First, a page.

Senators push to block Trump's ZTE deal in final defense bill

Senators push to block Trump's ZTE deal in final defense bill
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A bipartisan group of senators is urging negotiators on Capitol Hill to retain a provision in the annual defense policy bill that would block President TrumpDonald John TrumpRosenstein expected to leave DOJ next month: reports Allies wary of Shanahan's assurances with looming presence of Trump States file lawsuit seeking to block Trump's national emergency declaration MORE’s deal to save Chinese telecommunications giant ZTE.

“We strongly oppose the June 2018 deal with ZTE negotiated by the Commerce Department’s Bureau of Industry and Security (BIS) to lift the seven-year ban against the export of U.S. parts and components to ZTE,” the senators wrote in a letter Thursday to the chairmen and ranking members of the House and Senate Armed Services committees.

The letter was signed by Sens. Marco RubioMarco Antonio RubioRubio in Colombia to push for delivery of humanitarian aid to Venezuela On unilateral executive action, Mitch McConnell was right — in 2014 On The Money: Trump declares emergency at border | Braces for legal fight | Move divides GOP | Trump signs border deal to avoid shutdown | Winners, losers from spending fight | US, China trade talks to resume next week MORE (R-Fla.), Chris Van HollenChristopher (Chris) Van HollenFemale Dems see double standard in Klobuchar accusations GOP braces for Trump's emergency declaration Senate buzz grows for Abrams after speech electrifies Dems MORE (D-Md.), Tom CottonThomas (Tom) Bryant CottonSenate approves border bill that prevents shutdown 'Morning Joe' host quizzes Howard Schultz on price of a box of Cheerios Huawei charges escalate Trump fight with China MORE (R-Ark.), Mark WarnerMark Robert WarnerSchiff: Evidence of collusion between Trump campaign, Russia 'pretty compelling' The Hill's 12:30 Report — Presented by Kidney Care Partners — Lawmakers scramble as shutdown deadline nears Steel lobby's PR blitz can't paper over damaging effects of tariffs MORE (D-Va.), Roy BluntRoy Dean Blunt‘Contingency’ spending in 3B budget deal comes under fire GOP braces for Trump's emergency declaration The border deal: What made it in, what got left out MORE (R-Mo.) and Bill NelsonClarence (Bill) William Nelson2020 party politics in Puerto Rico There is no winning without Latinos as part of your coalition Dem 2020 candidates court Puerto Rico as long nomination contest looms MORE (D-Fla.).

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Rubio, Van Hollen, Cotton and Senate Minority Leader Charles SchumerCharles (Chuck) Ellis SchumerGOP Green New Deal stunt is a great deal for Democrats National emergency declaration — a legal fight Trump is likely to win House Judiciary Dems seek answers over Trump's national emergency declaration MORE (D-N.Y.) successfully added an amendment to the Senate’s version of the National Defense Authorization Act (NDAA) that would keep in place penalties that were levied on ZTE after it admitted to violating sanctions on Iran and North Korea.

The amendment was added after the Commerce Department announced in June that it had agreed to lift the penalties against ZTE in exchange for the company paying a $1 billion fine and embedding a U.S.-selected compliance team into the firm.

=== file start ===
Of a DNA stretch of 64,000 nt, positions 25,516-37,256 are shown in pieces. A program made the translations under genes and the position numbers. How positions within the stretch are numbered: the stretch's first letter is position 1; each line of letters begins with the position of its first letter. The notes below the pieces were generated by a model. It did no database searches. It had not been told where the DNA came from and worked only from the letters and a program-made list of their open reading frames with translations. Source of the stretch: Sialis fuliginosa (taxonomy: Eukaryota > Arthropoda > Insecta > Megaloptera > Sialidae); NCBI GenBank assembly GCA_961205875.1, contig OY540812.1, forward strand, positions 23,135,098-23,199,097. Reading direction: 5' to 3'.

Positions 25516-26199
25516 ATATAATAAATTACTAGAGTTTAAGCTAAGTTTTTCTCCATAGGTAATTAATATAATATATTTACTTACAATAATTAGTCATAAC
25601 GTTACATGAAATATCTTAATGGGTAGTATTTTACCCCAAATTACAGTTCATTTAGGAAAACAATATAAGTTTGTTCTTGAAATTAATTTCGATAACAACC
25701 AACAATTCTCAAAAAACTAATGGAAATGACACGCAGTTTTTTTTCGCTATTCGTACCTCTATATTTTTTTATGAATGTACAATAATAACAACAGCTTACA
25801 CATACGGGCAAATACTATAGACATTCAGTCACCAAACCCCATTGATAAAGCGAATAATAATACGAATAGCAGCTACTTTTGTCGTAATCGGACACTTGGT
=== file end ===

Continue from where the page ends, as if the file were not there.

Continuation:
The Commerce Department announced Wednesday that it had signed a deal with ZTE, moving the administration one step closer to lifting the ban on the Chinese phone maker doing business with U.S. companies.

The House version of the defense policy bill does not address Trump’s ZTE deal, but does include a ban on government contracting with ZTE or Huawei, another Chinese telecommunications company.

The White House last month said it “strongly opposes” the Senate provision, but did not issue a veto threat against the NDAA. Both the Senate and House versions of the bill passed with veto-proof majorities.

House and Senate conferees officially started negotiations Wednesday to reconcile the two version of the NDAA. Negotiators have been tight-lipped about their plans for the ZTE provision.

In their letter, Rubio, Van Hollen, Cotton, Warner, Blunt and Nelson highlight testimony from the intelligence community that ZTE, Huawei and other Chinese state-directed firms represent a national security threat by providing the capacity for spying and intellectual property theft.

“As you prepare the conference report, we therefore urge you to retain—and further strengthen—Section 6702 of the Senate-passed FY 2019 NDAA, which would not only reinstate the April 2018 penalties against ZTE and prohibit the modification of any penalties against a Chinese telecommunications firm unless certain conditions are met, but also prohibit the U.S. government from using or procuring equipment from, or entering into a contract with ZTE or Huawei,” they wrote.

The senators also voiced support for a separate provision in the NDAA that seeks to reform the Committee on Foreign Investment in the United States (CFIUS), the interagency panel that assesses national security threats posed by significant investments in U.S. businesses by non-U.S. investors. The reforms are meant to guard against China accessing sensitive technology.

“As you negotiate a conference report for the 2019 NDAA, we urge you to include the Senate-passed CFIUS reforms and ensure that the final language fully addresses our national security and competitiveness concerns,” the senators wrote. “We believe that efforts to weaken the robust protections in the [Foreign Investment Risk Review Modernization Act] will embolden our adversaries and present threats to our national security.”